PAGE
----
Brazil is so mired in bureaucracy that, even though laws regarding emergency procedures are in place, they take inordinate time and money to be implemented causing many citizens and government officials not to follow them properly. In fact, this is true not only regarding safety laws, but many other laws in Brazil. The excessive Brazilian bureaucratic system and red tape contaminates the public sector as well as private initiatives. There is a long and expensive process to start up a business in the country, providing entrepreneurs the incentive to either ‘dodge’ the law or bribe officials in order to have their affairs quickly resolved.

Alongside civilian dishonesty, we also see government officials turning a blind eye on these illicit actions in order to, not only make money, but also avoid the time, headache, and paperwork involved in dealing with these situations. According to a report by Transparency International, “corruption is particularly prevalent in business dealing with local level governments.” [6] Using the 2012 Corruption Perceptions Index, which is based on how corrupt a country’s public sector is perceived to be, Brazil scored 43 out of 100. Scores range from 0 (highly corrupt) to 100 (very clean). [7]

Therefore, we ask ourselves again, who is to blame for this tragedy? Is it the law or the people? Are the laws excessive, unclear and superfluous, or are the culture and customs of Brazil preventing average citizens from following regulations? This vicious cycle of corruption depicts a society in which excessive rules and high tolerance to deviation have live together in the daily operations of the public and private sectors.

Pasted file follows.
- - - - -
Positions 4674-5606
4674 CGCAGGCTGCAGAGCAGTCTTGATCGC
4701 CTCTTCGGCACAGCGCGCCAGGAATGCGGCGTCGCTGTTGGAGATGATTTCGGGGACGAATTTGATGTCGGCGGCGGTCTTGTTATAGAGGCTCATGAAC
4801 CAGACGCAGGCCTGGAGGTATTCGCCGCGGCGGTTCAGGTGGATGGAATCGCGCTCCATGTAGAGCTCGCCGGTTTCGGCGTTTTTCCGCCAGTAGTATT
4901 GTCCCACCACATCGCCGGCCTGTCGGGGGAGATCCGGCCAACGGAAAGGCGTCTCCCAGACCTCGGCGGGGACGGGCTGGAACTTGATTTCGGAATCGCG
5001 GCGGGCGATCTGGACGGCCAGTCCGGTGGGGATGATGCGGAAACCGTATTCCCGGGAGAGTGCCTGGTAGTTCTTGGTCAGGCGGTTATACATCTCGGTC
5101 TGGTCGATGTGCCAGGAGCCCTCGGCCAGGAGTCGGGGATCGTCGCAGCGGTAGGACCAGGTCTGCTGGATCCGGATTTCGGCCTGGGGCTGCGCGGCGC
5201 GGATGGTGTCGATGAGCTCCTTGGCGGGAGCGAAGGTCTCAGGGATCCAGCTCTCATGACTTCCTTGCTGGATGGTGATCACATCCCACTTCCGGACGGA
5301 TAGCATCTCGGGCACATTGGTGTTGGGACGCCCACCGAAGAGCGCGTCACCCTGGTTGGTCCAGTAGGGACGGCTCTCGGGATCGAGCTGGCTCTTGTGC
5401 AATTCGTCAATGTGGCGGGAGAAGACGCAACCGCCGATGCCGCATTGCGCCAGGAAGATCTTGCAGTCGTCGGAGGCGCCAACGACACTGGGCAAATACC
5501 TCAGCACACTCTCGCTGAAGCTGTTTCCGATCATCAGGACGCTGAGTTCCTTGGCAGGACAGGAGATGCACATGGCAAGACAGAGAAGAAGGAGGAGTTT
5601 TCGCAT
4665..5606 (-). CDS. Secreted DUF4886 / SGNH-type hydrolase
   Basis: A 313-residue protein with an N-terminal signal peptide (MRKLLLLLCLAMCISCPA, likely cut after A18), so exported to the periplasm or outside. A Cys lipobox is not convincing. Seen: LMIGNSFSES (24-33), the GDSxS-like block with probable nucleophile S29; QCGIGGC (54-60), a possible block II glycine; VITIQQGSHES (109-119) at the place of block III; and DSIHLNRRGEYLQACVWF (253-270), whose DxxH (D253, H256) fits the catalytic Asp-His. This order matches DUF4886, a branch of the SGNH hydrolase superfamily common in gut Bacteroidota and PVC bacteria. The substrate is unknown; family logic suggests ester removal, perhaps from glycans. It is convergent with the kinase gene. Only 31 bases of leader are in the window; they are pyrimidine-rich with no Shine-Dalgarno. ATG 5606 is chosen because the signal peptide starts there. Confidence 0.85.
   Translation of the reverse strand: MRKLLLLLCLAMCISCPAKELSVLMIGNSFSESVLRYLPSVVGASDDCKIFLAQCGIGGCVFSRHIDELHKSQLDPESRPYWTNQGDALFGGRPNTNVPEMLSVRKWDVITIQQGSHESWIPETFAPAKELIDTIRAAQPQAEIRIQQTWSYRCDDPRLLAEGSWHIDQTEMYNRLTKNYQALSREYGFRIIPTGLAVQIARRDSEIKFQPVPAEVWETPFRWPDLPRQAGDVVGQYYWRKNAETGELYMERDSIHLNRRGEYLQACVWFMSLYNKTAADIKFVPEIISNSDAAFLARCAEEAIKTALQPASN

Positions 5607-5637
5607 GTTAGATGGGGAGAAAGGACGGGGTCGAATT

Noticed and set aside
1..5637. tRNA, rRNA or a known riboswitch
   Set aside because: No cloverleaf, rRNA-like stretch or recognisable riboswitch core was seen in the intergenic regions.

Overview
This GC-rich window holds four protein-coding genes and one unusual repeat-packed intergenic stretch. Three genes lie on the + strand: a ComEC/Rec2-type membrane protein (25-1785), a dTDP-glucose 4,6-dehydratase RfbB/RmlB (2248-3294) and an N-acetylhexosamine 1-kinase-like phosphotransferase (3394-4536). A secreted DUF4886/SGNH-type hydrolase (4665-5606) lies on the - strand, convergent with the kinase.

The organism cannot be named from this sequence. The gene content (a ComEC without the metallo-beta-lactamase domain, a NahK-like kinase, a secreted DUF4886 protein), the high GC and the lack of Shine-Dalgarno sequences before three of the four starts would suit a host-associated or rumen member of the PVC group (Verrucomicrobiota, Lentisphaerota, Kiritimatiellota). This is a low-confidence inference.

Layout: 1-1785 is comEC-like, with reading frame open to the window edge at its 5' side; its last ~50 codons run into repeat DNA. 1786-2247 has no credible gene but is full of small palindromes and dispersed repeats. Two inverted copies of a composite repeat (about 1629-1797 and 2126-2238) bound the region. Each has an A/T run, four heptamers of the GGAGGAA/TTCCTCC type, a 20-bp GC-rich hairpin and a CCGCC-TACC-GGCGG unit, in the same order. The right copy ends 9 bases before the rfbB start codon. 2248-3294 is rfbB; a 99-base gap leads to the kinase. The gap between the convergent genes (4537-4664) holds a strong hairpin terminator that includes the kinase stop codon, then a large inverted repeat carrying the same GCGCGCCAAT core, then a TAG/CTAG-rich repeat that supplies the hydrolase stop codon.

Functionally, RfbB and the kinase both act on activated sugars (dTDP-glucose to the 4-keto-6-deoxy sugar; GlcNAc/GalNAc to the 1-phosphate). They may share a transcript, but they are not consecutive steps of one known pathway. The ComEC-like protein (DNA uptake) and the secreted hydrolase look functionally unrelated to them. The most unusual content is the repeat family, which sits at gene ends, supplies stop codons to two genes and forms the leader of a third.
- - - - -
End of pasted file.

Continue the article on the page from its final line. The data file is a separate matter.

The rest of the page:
There are still many places throughout the country and the Latin American region, in which red tape and bureaucracy hinder the legal process. The fire at Kiss is far from unique. Deadly nightclub fires in Latin America have been seen in other places such as Argentina in 2004, Peru in 2002, Mexico in 2000, and Ecuador in 2008. [8] Unfortunately, it takes a tragedy like the one in Santa Maria for people to begin putting forth a better effort to prevent such incidents. The hope is that as prosecutors open a civil investigation looking into administrative and governmental negligence for allowing the club to continue running on expired licenses, it will serve as a warning to other government agencies throughout the country to do something about it.

 

Amandha Lopes, Research Associate at the Council on Hemispheric Affairs

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References

[1] “Como foi a tragédia em Santa Maria, RS,” Globo.com, last modified February 1, 2013, http://g1.globo.com/rs/rio-grande-do-sul/tragedia-incendio-boate-santa-maria-entenda/platb/

[2] “Tragédia em boate no RS: o que já se sabe e as perguntas a responder,” Globo.com, last modified February 1, 2013, http://g1.globo.com/rs/rio-grande-do-sul/noticia/2013/01/tragedia-em-santa-maria-o-que-ja-se-sabe-e-perguntas-responder.html

[3] Ibid.

[4] Matsuki, Edgard, “Incendio na Kiss foi sucessão de ‘erros primarios’, diz presidente do Crea-RS; deputados querem lei federal para boates,” UOL, February 19, 2013, http://noticias.uol.com.br/cotidiano/ultimas-noticias/2013/02/19/predio-nao-cai-sozinho-diz-representante-do-crea-rs-sobre-incendio-em-santa-maria.htm

[5] “Tragédia em boate no RS: o que já se sabe e as perguntas a responder,” Globo.com, last modified February 1, 2013, http://g1.globo.com/rs/rio-grande-do-sul/noticia/2013/01/tragedia-em-santa-maria-o-que-ja-se-sabe-e-perguntas-responder.html

[6] “Corruption by Country/Territory, Brazil,” Transparency International, last accessed February 21, 2013, http://www.transparency.org/country#BRA

[7] Ibid.

[8] Baida, Aiyana, “Brazil, Mexico And Other Deadly Nightclub Fires in Latin America,” Huffington Post, January 28, 2013, http://www.huffingtonpost.com/2013/01/28/nightclub-fires-latin-america_n_2564738.html.